The Disraeli Room

The Disraeli Room

Blog Post

Promoting Good Investment through the Church

5th August 2013

Canon Dr Angus Ritchie on ways to promote good investment through the Church

In recent weeks, the church and its investments have dominated the headlines. Archbishop Justin has spoken of his desire to harness our resources to compete loan sharks out of existence. He has also welcomed ResPublica’s new report on Holistic Mission: Social action and the The Church of England – a report which shows how much the C of E is doing to promote the common good, but also highlights how much more we could do if our resources were better stewarded.

All too often, when the church talks about “stewardship,” it is just theological code for putting money in the collection plate. But any serious reflection on Christian stewardship needs to consider the far greater proportion of resources which churchgoers retain. If you were to add up the income and wealth of all the churchgoers in England, and then throw in the capital and property owned by Christian charities and churches, this comes to many, many billions of pounds. A significant proportion of this money is not earmarked for any immediate purpose, but squirrelled away “for a rainy day”. One of my colleagues calls it “lazy money” – currently it is doing very little. But if it was harnessed wisely and effectively, it could help the Church become an even more effective force for social transformation.

Last Sunday, parishes across the Church of England reflected upon Luke 12.13-21 – a parable against wealth hoarded in pursuit of the unachievable goal of complete security. A few chapters later (in the parable of the talents), Jesus urges his hearers to use what they have imaginatively and effectively in the service of the Kingdom.

What might this look like in practice?

Earlier this year, Bishop Richard Chartres launched the London Missional Housing Bond – an opportunity for social investment which aims to make our “lazy money” fruitful and effective, using it to address one of the biggest obstacles to “holistic mission”.

The problem is simple: even in the poorest neighbourhoods of London, the cost of housing is prohibitive. A growing number of people feel called to work in these areas, but many local churches and charities cannot afford to house them.

The Missional Housing Bond offers a simple solution. Money can be invested for three to five years, and used to buy houses for missional workers. The Bond has been developed by four Christian charities. Three (the Diocese of London, Eden Network and the Contextual Theology Centre) have a strong track record of placing and managing such workers so they make a real impact, while the fourth (Affordable Christian Housing) exists to enable such workers to find homes.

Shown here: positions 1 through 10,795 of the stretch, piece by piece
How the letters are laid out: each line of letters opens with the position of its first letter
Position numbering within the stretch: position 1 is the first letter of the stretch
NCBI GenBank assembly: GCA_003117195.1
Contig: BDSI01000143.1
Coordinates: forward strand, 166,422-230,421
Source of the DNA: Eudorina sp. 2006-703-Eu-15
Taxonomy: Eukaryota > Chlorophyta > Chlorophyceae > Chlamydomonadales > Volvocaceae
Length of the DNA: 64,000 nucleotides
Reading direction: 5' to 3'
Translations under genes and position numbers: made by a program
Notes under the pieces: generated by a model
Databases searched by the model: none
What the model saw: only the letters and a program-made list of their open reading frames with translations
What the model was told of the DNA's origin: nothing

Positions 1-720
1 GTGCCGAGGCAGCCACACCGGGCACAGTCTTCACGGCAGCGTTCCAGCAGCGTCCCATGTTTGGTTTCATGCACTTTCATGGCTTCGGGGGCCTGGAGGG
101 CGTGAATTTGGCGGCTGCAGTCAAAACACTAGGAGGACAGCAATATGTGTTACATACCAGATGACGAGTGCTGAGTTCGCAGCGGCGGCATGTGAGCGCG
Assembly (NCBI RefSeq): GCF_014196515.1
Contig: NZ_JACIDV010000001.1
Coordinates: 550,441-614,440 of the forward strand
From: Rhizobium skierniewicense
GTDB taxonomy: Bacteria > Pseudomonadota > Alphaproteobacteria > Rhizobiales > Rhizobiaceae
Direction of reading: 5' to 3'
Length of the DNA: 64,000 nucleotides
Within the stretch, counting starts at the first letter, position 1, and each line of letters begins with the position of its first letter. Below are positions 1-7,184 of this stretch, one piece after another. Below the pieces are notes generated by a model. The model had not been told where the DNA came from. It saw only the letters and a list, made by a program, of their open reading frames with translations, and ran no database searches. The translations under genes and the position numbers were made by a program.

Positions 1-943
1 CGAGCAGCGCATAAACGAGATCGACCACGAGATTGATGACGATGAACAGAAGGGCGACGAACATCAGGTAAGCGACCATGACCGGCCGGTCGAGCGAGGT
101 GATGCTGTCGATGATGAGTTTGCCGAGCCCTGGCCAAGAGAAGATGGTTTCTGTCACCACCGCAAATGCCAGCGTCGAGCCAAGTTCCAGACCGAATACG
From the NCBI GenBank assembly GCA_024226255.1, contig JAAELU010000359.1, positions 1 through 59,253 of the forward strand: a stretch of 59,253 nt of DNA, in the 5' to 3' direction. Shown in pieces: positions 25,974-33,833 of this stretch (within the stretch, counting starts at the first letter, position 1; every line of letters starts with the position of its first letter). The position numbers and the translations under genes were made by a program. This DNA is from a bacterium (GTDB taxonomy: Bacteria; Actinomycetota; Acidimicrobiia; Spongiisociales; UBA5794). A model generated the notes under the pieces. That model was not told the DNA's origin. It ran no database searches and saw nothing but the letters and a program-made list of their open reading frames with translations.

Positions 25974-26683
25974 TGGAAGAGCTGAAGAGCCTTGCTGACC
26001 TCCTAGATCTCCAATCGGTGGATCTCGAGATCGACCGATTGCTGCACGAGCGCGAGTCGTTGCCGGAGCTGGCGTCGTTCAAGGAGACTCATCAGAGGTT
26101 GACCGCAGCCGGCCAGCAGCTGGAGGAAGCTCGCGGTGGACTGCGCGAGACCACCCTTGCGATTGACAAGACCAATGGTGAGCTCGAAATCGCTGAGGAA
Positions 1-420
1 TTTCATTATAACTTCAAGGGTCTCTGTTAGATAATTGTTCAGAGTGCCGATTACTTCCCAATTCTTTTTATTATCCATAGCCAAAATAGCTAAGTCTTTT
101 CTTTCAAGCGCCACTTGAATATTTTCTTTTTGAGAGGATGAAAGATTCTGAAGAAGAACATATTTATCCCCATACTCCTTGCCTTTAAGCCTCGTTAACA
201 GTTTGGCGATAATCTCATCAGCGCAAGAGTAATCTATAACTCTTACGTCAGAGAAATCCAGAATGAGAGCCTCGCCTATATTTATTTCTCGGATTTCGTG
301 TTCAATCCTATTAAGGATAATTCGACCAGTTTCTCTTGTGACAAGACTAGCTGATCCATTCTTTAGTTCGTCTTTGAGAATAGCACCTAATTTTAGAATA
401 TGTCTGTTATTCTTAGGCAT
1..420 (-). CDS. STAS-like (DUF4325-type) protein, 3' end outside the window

So far, the response has been both encouraging and frustrating. On the plus side, we’ve received a series of five-figure investments from churches, charitable trusts, and some individual investors – but the slow processes of local churches’ money management means we are only scratching the surface. In particular, the Missional Housing Bond is well placed to appeal to for churches with ring-fenced funds that are hard to disburse. (For example, many congregations have money locked up in funds for things like furnishing and vestments, or perhaps for a new organ. They know that a good portion of it won’t be needed in the next five years. If so, that’s just the sort of “lazy money” which the Bond will put to excellent use.)

The Bible and the rich tradition of Christian Social Teaching give us a vision of wealth being stewarded to serve the common good. The church need to do much more than preach about it. If we are to demand change from others, we must also steward our wealth faithfully and effectively. We can do more than speak of “Kingdom transformation” as a nice idea or a pious aspiration. We can use our own resources to make it happen.


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